Thomas Jefferson Crane

Internal Medicine

Expirience 30 years

Information about the doctor


"Most importantly my specialty affords

an opportunity to give people hope, even

in the midst of suffering and loss."

— How and when did you decide to become a doctor?

I was influenced by my own father, a excellent general dentist, who was greatly loved by his patients because he took interest in them as people.  At age 17, motivated by my growing faith in God and a genuine love for science, I decided to try to impact human suffering and misery through the profession of medicine. 

— Why did you choose your particular specialty (internal medicine)?

General internal medicine brings the world of adult suffering and all kinds of acute and chronic problems to my doorstep.  I like the challenge and the unpredictable nature of each new, undiagnosed case, calling in the needed specialists and then coordinating the team to bring the best medical decisions forward.  Most importantly my specialty affords an opportunity to give people hope, even in the midst of suffering and loss.

 —In your opinion, what is the most important work of a doctor (in your specialty)?

The patient’s needs must always come first, and I must advocate for my patients above everything else.  Humility, caring and empathy are essential to being a good doctor.  A  good internist understands that his ability to investigate his patient’s illness comes from a lifetime of continual learning; a caring specialist is worthless if he does not know his stuff.

— Which do you enjoy most, treating or teaching?

You know, I am a teacher at heart, and one of the most important parts of treating disease is coming alongside the patient and teaching them how to understand and manage their disease.  I love learning - from my books, my colleagues and my patients, and I love sharing that knowledge with others who not only also want to learn, but who can also teach me.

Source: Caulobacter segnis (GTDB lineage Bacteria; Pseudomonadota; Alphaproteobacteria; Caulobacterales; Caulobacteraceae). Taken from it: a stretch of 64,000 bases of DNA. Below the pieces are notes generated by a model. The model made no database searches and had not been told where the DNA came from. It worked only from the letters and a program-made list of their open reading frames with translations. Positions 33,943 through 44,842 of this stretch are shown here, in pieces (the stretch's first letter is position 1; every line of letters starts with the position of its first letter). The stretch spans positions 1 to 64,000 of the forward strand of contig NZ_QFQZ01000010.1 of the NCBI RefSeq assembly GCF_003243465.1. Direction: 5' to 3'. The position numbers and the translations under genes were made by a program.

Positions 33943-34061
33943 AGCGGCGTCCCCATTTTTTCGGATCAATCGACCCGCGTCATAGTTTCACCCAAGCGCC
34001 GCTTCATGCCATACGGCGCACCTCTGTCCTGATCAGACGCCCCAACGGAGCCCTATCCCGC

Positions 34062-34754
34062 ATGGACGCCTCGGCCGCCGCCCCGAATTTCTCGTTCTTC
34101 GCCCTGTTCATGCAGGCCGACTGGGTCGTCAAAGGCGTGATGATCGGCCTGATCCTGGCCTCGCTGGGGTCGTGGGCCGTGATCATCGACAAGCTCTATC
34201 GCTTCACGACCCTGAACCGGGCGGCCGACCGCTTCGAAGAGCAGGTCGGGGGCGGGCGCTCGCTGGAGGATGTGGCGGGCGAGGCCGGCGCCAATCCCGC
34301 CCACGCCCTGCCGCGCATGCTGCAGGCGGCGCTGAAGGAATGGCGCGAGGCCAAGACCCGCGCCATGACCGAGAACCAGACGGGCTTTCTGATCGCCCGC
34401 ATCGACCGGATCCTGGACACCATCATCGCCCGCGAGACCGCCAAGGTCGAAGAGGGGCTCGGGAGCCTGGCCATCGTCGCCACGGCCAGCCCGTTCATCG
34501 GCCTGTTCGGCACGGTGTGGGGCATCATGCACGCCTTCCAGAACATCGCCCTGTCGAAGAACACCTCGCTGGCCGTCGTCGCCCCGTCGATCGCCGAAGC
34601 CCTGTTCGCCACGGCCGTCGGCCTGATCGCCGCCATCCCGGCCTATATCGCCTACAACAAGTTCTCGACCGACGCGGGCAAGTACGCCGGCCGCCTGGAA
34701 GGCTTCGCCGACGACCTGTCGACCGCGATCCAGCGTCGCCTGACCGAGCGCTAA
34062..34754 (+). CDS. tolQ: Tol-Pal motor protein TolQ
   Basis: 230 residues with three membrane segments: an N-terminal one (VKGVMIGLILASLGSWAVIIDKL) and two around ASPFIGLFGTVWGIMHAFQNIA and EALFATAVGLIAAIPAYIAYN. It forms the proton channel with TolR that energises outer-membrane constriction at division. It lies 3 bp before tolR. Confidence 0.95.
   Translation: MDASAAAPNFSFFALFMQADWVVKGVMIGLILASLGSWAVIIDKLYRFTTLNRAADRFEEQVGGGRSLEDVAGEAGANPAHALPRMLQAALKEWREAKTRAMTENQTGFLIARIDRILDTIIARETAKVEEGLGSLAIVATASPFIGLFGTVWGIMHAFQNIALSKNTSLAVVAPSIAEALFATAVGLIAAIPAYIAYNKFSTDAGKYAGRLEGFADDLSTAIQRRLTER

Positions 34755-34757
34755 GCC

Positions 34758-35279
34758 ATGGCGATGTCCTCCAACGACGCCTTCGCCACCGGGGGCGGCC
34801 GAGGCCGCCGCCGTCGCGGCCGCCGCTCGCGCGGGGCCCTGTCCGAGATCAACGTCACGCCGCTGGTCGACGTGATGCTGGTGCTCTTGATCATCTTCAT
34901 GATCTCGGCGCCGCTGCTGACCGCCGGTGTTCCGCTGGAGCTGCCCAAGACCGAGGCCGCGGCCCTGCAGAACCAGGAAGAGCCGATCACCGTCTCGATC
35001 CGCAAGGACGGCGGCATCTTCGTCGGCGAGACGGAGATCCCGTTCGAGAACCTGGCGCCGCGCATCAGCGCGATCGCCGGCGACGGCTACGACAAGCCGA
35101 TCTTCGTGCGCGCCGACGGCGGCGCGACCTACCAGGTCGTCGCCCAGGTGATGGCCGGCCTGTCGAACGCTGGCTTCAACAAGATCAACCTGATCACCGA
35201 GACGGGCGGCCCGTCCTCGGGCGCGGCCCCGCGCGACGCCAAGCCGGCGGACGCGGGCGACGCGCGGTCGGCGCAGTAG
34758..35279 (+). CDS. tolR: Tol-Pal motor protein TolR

—If it were possible to turn back time, would you have chosen a different profession?

No, I love medicine and being a doctor, and I have no regrets, because it is a perfect combination of applied science and the intangible mind, soul and spirit within all people. While aeronautical engineering could have satisfied me, I know that medicine was the best choice for me.  I am just extremely grateful for the privilege and opportunity to have chosen my profession in life.

—What in the medical profession do you enjoy most of all?

Above all, I enjoy looking into the eyes of my struggling patients and helping them regain some hope, some control and some direction in life.  I enjoy earning and maintaining trust in the professional doctor-patient relationship, and helping protect that trust from the artificial pressures and priorities of money, insurance companies and political correctness of our day.

—How do you like to relax after work? Do you have any hobbies?

I love my one and only wife, and my six dear children who are growing up very well.  Beyond spending time with my family and our dogs, I love building and flying model airplanes and I enjoy classical guitar.  I enjoy reading the Bible.  I enjoy nature, hiking, fishing, and primitive camping.

—What, in your opinion, is a “good doctor?”

A good doctor is a well-trained professional who takes time to really listen to his patient’s concerns, who really cares about what his patient cares about, and then uses his skills ….. empowers and assists his patient to do the right thing for the right reasons regarding his problem.

—Is scientific investigation important in your work?

Yes, science is the core of the doctor’s work, and forms the basis of how I approach clinical treatment decisions.  Evidence-based medical treatment is important to all of us, and we must stay connected with that. However, my personal strengths fall more on the side of clinical work than investigative research, so I am glad for the opportunity to apply the results and fruit of my investigative colleagues’ hard work.